Catalogue


Vasari's Florence : artists and literati at the Medicean Court /
edited by Philip Jacks.
imprint
Cambridge : Cambridge University Press, 1998.
description
xvi, 320 p. : ill. (some col.) ; 26 cm.
ISBN
0521580889 (hardback)
format(s)
Book
Holdings
More Details
imprint
Cambridge : Cambridge University Press, 1998.
isbn
0521580889 (hardback)
catalogue key
1910653
 
Includes bibliographical references (p. 305-313) and index.
A Look Inside
Full Text Reviews
Appeared in Choice on 1999-01:
In 1988 Yale's Beinecke Library acquired parts of a long-misplaced archive of Vasari's papers from the Palazzo Spinelli in Florence, a coup celebrated by a 1994 conference of European and American scholars. Jacks, coauthor with William Caferro of the forthcoming work "The Spinelli," organized the conference and edited its 14 papers. Many treat quite refined topics of specialized interest having to do with later 16th-century Florentine painting; the degree of scholarly documentation varies widely. Quotations in Italian are not translated. Even the color photographs are forgettable. Only Creighton Gilbert's essay, on Vasari's art collecting and that of his descendants, addresses the archival material at any length. Three articles address the general topic of Vasari's acquisitions; others deal with Vasari's painting and drawing, his biographies, and Cellini's autobiography. The pleasing sleeper is a study by Elizabeth Pilliod on the contemporary artists Vasari deliberately slighted in his Lives . . . (1852). Real points of difference are cloaked beneath the polite discourse of a convivial occasion, perhaps to everyone's loss, but both subject and authors are of indisputable prominence, sufficient to justify an addition to a popular topic (witness Patricia Rubin's Giorgio Vasari: Art and History, 1995, more focused on the Lives, less on Vasari's painting career). Upper-division undergraduates and up. P. Emison; University of New Hampshire
Reviews
This item was reviewed in:
Choice, January 1999
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Table of Contents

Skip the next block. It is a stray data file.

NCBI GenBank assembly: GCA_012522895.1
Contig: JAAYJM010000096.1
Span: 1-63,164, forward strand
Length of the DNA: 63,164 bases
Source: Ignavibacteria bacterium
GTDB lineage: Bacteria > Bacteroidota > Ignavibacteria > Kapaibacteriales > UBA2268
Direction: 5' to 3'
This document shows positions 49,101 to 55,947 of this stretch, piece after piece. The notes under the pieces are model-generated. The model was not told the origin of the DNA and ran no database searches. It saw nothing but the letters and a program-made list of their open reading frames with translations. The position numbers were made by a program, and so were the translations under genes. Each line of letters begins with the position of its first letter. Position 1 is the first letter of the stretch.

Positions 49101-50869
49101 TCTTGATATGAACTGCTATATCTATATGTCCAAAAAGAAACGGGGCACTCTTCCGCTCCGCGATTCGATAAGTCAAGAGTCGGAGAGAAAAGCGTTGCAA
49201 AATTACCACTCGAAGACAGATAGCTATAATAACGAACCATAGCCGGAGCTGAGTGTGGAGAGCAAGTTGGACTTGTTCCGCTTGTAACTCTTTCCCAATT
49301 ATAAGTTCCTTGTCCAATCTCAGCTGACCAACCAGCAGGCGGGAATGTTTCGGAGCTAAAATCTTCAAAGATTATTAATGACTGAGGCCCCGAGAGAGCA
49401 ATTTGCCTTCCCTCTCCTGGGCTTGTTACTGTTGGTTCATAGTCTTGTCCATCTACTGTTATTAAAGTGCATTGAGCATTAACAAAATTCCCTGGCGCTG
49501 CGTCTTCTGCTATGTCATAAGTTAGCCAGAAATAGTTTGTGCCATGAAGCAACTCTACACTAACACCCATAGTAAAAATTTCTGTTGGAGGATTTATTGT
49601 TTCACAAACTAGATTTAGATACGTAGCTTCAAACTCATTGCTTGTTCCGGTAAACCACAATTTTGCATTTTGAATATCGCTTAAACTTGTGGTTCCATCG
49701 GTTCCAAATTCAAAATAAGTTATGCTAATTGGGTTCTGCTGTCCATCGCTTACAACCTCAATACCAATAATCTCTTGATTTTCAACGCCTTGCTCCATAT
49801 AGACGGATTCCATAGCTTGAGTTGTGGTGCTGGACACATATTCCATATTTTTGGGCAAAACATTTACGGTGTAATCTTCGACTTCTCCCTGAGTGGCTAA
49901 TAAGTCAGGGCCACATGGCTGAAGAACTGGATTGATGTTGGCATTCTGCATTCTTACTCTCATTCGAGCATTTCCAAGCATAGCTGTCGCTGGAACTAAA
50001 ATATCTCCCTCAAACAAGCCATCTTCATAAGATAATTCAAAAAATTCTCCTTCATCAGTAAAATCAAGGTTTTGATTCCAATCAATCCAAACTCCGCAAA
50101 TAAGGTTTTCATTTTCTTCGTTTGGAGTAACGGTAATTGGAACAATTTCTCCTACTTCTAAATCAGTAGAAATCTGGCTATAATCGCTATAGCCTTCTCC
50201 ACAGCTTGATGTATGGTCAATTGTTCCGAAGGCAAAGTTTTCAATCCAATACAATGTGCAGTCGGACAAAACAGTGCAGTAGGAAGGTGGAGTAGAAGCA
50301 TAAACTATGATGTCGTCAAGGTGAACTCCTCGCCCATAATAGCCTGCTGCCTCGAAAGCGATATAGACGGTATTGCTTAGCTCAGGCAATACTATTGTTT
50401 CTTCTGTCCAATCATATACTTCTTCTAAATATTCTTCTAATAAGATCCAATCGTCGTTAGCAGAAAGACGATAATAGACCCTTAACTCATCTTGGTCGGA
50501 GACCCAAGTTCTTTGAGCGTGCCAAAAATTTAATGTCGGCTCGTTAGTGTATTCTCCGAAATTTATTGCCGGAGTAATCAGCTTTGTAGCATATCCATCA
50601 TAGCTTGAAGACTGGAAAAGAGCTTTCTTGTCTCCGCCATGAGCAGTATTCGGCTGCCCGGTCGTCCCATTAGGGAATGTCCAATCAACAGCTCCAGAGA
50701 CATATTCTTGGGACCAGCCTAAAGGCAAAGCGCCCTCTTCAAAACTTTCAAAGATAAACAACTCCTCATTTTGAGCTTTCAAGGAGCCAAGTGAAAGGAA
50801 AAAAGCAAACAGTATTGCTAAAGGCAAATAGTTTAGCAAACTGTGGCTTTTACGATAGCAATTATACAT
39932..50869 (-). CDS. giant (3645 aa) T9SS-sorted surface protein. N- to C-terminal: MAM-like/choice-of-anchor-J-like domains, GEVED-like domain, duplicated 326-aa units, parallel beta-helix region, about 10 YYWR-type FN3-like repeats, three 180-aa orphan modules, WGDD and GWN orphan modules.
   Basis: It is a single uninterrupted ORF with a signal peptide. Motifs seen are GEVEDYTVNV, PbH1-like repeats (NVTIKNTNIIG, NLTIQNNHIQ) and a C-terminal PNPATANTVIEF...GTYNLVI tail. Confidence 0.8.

List of Illustrations
Acknowledgments
Contributors
Introductionp. 1
The Biographical Genre
Giorgio Vasari and the Paragons of Artp. 13
The Trick of Artp. 23
Representation, Misrepresentation, and Non-Representation: Vasari and His Competitorsp. 30
Artists and Literati at Court
Sprezzatura, Patronage, and Fate: Benvenuto Cellini and the World of Wordsp. 55
Vasari on the Practicalp. 70
Vasari Collezionista: The Formation of an Artist and a Connoisseur
Modes and Models in Vasari's Early Drawing Oeuvrep. 83
Vasari's Attitude toward Collectingp. 111
The Vasari Art Collectionp. 137
Giorgio Vasari's Collection of Paintings: Its Provenance and Its Fatep. 147
Istoria and the Representation of History
The Sala Grande in the Palazzo Vecchio and the Precedence Controversy between Florence and Ferrarap. 163
Vasari's Painting of the Terzo Cerchio in the Palazzo Vecchio: A Reconstruction of Medieval Florencep. 182
Circles of Sovereignty: The Tondi of the Sala Grande in the Palazzo Vecchio and the Medici Crownp. 206
Papal History and Historical Invenzione: Vasari's Frescoes in the Sala Regiap. 220
Vasari's Last Paintings: The Cupola of Florence Cathedralp. 238
Notesp. 253
Bibliographyp. 305
Indexp. 315
Table of Contents provided by Blackwell. All Rights Reserved.

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